Seeking clues to the mystery cottage at Kirkland’s newest park

Jan 19, 2024, 2:37 PM | Updated: Jan 23, 2024, 7:10 pm

Image: A view of the little house from an icy Everest Creek in Kirkland, which runs along the northern property line down a slope. Image: The little house at Fisk Family Park in all its current forlornness. Image: A City of Kirkland 'proposed change in land use' sign, apparently from 2020, is now on the ground at the site. Image: A close-up of the little house at what's now Fisk Family Park.  Image: A vintage image of the little cottage, circa 1980s, shows the porch and windows. (Photo courtesy of the King County Assessor's Office via the Puget Sound Regional Archives/Washington Secretary of State) Image: A Google Map image with the site of the little house, the new Fisk Family Park in Kirkland, marked with yellow circle.

An iconic and mysterious roadside cottage in Kirkland has captured the imagination of passersby for decades, and now it has become part of the Eastside city’s newest public park.

The little cottage is on 6th Street South in Kirkland, just north of the Google campus, on a triangle-shaped piece of land right alongside the old railroad tracks, which are now a trail called the Cross Kirkland Corridor or EasTrail. The structure is red with white trim, and measures about 14 feet by 18 feet. It has a peaked roof, with a small extended area in the back and a porch in front. Everest Creek runs through the property north of the cottage and down a gentle slope. The property feels rural and remote and it is unlike just about any other on the Eastside.

Kirkland residents and many others who have driven past the cottage know this location well and have wondered about the history or backstory of if for as long as some can remember. On a visit to the site earlier this week, the cottage was boarded up, and a City of Kirkland land use sign from 2020 was flat on the ground.

KIRO Newsradio reached out to Loita Hawkinson at the Kirkland Heritage Society to try and learn the history.

Hawkinson knew exactly which little house the station was calling about.

‘The most iconic thing’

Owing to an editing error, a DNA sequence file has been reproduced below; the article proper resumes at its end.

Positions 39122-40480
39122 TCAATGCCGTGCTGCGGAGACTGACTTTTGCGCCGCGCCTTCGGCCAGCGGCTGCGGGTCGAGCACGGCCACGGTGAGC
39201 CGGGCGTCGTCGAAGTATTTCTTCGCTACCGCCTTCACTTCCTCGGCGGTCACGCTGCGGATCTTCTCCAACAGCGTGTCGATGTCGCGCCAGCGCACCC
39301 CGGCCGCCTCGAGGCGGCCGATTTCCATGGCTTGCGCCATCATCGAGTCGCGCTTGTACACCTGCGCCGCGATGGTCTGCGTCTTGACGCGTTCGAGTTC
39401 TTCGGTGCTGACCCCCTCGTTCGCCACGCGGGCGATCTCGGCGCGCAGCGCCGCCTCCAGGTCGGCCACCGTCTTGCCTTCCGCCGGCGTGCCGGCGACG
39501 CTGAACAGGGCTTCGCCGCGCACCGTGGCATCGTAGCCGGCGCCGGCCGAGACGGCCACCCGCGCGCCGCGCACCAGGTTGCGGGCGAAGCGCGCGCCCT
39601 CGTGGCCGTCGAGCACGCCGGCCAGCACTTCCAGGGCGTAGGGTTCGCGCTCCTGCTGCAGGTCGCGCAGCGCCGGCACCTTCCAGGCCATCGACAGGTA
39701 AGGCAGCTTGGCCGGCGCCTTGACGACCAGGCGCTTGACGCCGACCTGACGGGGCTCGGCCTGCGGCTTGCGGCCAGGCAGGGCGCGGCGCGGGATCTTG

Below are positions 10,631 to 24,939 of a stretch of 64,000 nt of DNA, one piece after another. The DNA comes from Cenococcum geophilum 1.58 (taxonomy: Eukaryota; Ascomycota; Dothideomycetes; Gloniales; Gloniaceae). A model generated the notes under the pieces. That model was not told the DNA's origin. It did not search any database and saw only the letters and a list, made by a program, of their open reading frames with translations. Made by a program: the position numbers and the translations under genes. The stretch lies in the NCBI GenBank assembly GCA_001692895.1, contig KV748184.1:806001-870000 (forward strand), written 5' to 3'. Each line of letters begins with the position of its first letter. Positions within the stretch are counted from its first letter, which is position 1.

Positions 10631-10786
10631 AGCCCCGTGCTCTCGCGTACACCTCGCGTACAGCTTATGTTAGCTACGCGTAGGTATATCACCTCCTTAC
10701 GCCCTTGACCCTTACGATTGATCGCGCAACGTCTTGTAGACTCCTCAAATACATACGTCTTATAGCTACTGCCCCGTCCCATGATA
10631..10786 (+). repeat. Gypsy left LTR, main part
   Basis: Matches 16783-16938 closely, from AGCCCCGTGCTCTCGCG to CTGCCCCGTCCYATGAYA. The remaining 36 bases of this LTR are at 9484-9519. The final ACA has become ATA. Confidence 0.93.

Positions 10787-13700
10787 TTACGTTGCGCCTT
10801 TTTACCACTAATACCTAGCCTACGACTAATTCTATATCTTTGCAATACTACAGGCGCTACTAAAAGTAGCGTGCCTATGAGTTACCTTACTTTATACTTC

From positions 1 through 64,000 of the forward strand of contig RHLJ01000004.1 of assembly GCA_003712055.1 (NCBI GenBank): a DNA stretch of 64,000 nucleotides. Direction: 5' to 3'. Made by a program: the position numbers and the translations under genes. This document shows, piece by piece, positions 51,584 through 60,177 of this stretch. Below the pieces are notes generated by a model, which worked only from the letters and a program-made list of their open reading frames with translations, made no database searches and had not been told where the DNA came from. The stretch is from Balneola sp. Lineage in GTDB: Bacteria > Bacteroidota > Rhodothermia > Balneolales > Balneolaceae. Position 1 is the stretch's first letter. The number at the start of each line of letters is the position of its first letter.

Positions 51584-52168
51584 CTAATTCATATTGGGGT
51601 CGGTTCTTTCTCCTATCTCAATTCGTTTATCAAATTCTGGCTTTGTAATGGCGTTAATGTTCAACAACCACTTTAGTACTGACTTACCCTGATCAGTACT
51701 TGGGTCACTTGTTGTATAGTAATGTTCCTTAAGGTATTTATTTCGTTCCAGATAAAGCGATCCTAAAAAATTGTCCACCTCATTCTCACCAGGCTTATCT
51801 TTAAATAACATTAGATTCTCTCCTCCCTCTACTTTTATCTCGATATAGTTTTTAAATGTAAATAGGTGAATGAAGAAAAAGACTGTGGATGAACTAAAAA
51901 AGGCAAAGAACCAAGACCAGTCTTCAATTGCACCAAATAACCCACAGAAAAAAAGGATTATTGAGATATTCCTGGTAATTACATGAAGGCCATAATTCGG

“It is probably the most iconic thing,” Hawkinson said. “We get requests a lot. Kirkland Heritage gets phone messages and emails about one property or another, and this is probably the property that we hear the most about.”

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People always ask, Hawkinson said, “‘What is that little house? What is the story?’ So I’ve been looking at that house and looking it up and trying to find out more about it for decades.”

What Hawkinson has learned is that the little cottage is nearly 80 years old. It was built by the Fisk family in 1945, who lived in a full-sized residence just north of the cottage beginning a few years before that. Hawkinson says the Fisks are related by marriage to the Berto family, which is an old name in Kirkland. Two Fisk children grew up there, one of whom, James G. Fisk, passed away in late 2022. He had sold the residence in 2006, but had retained the property with the cottage.

Hawkinson also wrote on Facebook, commenting on photos shared by KIRO Newsradio:

The Fisk family arrived from Wisconsin in 1914 and settled on Rose Hill on Sheffield Street which is now 116th Avenue NE in the Highland Neighborhood. The family was Walter Marshall Fisk and Grace Berto Fisk and their three children Harry, Raymond, Helen. All went to Kirkland Central School and Kirkland Junior High and Kirkland High School graduating from 1926 – 1930. The Rose Hill Fisk middle child, Raymond Davis Fisk, married Janet Doris Smith in 1938. They built their home (on 6th Street South, north of where the cottage stands) in 1941 and had their children: James Gregory Fisk, Lake Washington High School (LWHS) class of 1964 and Joyce Fisk Rainier, LWHS class of 1960.

What nobody seems to know is if the little cottage was an actual separate residence, or just some kind of barn or shed. Since KIRO Newsradio first posted photos of the cottage on Facebook, theories have come up on social media over the past few days about railroad workers living in it, and about Mr. Fisk keeping his pigeons there. One person said they almost rented it as a living space decades ago, another said it was always only used for storage.